NHS struggles to recruit senior staff because of perception of high-stress roles

The NHS is finding it increasingly difficult to recruit ­people to top-level jobs because of the perceived pressure of the roles, the NHS Confederation has warned.

A report by the confederation, the membership body for NHS organisations, said health service managers were often derided and criticised by the media and by politicians.

Department of Health statistics show that just 2.7% of the 1.3 million strong NHS workforce are managers, a considerably smaller proportion than the national average in both the public sector and among private firms. Across the UK as a whole, 15% of people are in managerial positions, the report said.

Nigel Edwards, director of policy at the NHS Confederation, said: “As the fourth largest organisation in the world, with an annual budget of about £90bn, you would expect high-quality management to be valued.

“It is important that managers are supported in what is a very complex and challenging role – not unnecessarily condemned because they are an easy target.”

The NHS must take “collective action” to ensure managers are supported in their role, Edwards said.

“We must invest in senior leadership in the NHS so that we continue to attract the brightest and best management talent to the service,” he added.

NHS management has come in for heavy criticism in recent months. A damning report by MPs in March found managers gave little thought to long-term workforce planning. The report followed a wave of redundancies, recruitment freezes and training cuts. Last year, a separate parliamentary report blamed financial mismanagement at all levels in the NHS in England for a £547m deficit.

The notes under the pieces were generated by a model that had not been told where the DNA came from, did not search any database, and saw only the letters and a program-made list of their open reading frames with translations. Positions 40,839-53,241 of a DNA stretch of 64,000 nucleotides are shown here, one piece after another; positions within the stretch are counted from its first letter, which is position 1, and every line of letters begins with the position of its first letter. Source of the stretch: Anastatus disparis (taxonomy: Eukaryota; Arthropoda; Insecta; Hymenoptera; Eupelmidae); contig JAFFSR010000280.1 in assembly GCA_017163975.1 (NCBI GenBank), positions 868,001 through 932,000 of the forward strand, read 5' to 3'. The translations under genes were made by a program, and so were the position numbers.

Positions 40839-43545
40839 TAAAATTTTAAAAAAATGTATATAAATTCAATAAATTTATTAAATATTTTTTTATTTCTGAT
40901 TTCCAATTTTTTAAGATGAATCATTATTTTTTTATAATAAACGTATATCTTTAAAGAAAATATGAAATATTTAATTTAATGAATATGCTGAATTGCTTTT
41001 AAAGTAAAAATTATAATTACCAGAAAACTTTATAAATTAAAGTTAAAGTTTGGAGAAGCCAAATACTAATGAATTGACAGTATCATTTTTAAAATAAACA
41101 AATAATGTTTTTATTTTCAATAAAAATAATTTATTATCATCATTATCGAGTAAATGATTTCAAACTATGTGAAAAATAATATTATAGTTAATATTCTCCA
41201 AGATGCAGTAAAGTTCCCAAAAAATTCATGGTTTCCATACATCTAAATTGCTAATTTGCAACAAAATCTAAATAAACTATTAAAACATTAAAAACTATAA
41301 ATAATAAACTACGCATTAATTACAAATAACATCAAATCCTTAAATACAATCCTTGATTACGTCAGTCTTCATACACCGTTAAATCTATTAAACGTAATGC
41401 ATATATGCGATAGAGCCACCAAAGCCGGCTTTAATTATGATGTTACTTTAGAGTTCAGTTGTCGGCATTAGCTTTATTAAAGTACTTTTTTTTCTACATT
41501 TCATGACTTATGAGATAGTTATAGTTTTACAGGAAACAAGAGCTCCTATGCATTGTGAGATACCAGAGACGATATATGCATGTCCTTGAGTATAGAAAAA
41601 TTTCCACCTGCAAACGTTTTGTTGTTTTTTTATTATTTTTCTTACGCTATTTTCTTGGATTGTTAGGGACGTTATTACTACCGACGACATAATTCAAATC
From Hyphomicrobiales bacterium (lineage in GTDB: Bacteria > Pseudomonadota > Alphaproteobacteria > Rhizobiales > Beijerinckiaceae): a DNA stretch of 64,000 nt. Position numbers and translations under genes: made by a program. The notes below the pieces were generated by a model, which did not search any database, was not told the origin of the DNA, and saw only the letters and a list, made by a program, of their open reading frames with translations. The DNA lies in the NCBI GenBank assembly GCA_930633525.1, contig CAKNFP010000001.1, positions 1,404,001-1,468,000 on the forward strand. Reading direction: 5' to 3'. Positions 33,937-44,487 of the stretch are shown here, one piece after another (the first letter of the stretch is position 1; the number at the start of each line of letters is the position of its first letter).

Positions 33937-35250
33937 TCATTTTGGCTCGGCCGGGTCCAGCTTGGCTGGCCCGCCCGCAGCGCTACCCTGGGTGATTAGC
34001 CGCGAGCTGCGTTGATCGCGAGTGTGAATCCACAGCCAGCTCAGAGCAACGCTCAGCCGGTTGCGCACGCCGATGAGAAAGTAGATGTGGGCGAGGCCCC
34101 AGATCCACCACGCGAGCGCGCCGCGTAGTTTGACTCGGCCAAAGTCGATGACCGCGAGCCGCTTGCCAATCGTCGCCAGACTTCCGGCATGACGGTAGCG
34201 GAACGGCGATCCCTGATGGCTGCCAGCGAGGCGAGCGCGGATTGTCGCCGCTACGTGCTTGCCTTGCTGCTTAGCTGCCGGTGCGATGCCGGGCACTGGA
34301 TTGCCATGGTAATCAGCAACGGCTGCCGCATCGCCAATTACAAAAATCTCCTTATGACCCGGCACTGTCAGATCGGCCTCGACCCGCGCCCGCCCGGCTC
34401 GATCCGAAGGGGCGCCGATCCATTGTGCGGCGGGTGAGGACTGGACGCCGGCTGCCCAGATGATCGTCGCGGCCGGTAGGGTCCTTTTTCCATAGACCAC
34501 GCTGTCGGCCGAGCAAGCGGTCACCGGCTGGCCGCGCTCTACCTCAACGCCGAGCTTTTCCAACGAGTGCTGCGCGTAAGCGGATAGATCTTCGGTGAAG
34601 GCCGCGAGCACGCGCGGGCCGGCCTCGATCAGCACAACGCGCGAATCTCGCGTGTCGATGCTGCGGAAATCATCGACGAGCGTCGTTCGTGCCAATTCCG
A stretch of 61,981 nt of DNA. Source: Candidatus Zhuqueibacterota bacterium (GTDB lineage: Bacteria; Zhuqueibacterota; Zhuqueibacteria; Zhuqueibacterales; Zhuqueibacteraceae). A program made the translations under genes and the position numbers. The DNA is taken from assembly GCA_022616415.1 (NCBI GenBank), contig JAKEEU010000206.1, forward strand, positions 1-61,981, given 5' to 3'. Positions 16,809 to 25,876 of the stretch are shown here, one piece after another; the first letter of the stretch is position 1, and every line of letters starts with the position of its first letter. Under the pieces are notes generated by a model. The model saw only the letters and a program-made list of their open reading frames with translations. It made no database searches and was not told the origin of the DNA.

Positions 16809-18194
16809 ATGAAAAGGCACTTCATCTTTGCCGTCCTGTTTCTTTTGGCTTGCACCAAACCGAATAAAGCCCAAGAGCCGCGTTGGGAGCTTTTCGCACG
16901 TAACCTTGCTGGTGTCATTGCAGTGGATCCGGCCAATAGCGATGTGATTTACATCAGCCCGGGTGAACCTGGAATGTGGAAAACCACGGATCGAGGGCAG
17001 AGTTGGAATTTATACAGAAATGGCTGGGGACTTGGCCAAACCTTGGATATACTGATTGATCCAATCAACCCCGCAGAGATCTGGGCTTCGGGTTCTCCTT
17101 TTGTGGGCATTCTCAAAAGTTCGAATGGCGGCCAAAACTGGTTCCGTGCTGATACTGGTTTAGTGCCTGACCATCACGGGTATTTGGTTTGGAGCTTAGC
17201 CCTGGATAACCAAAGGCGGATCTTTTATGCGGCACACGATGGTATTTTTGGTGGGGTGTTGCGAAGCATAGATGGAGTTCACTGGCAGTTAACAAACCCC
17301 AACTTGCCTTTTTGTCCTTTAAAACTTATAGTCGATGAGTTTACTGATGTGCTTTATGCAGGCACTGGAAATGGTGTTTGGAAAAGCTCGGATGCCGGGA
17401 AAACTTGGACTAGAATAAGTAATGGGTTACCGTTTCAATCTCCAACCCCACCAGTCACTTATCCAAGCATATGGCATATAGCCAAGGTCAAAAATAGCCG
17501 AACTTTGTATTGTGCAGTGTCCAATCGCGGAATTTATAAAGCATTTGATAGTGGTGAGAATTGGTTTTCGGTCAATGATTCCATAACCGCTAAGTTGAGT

Nurses make up about a quarter of the workforce and doctors account for about 10% of all posts.

MPs unhappy over pay deal brokered by former NHS HR chief

Former NHS workforce director Andrew Foster came under fire from MPs earlier this month as part on an inquiry into pay modernisation.

Foster, now chief executive of Wrightington, Wigan and Leigh NHS Trust, was giving evidence to the Public Accounts Committee on the impact of the consultants contract, introduced in 2003.

A report last month by the National Audit Office found consultants in England earn, on average, 25% more than three years ago, but are working the same number of hours or less. The government also admitted it had underestimated the cost of the new contract by £150m.

Foster led the consultant contract negotiations and insisted that many of its objectives, including increased productivity, “are being achieved”. But Labour MP Derek Wyatt said if a FTSE 100 company said it was going to overspend by £150m, then a lot of people would be fired.

However, Foster insisted the government “learned a lot of lessons” that it was able to use when implementing the Agenda for Change pay system, itself costing an extra £220m more than planned.




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